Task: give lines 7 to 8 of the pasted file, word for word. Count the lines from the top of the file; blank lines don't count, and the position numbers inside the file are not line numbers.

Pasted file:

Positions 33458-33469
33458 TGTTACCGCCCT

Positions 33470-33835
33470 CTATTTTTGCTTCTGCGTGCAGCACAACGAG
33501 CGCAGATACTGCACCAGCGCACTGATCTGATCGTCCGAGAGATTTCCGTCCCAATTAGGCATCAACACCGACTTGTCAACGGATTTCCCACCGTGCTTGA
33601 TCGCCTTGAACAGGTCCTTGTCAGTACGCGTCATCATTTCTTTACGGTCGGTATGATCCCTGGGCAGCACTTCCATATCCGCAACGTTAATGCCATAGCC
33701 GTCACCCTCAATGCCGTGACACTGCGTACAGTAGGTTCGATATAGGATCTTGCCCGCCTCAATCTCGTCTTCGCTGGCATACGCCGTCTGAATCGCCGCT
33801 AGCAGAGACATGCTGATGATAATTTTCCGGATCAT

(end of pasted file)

33701 GTCACCCTCAATGCCGTGACACTGCGTACAGTAGGTTCGATATAGGATCTTGCCCGCCTCAATCTCGTCTTCGCTGGCATACGCCGTCTGAATCGCCGCT
33801 AGCAGAGACATGCTGATGATAATTTTCCGGATCAT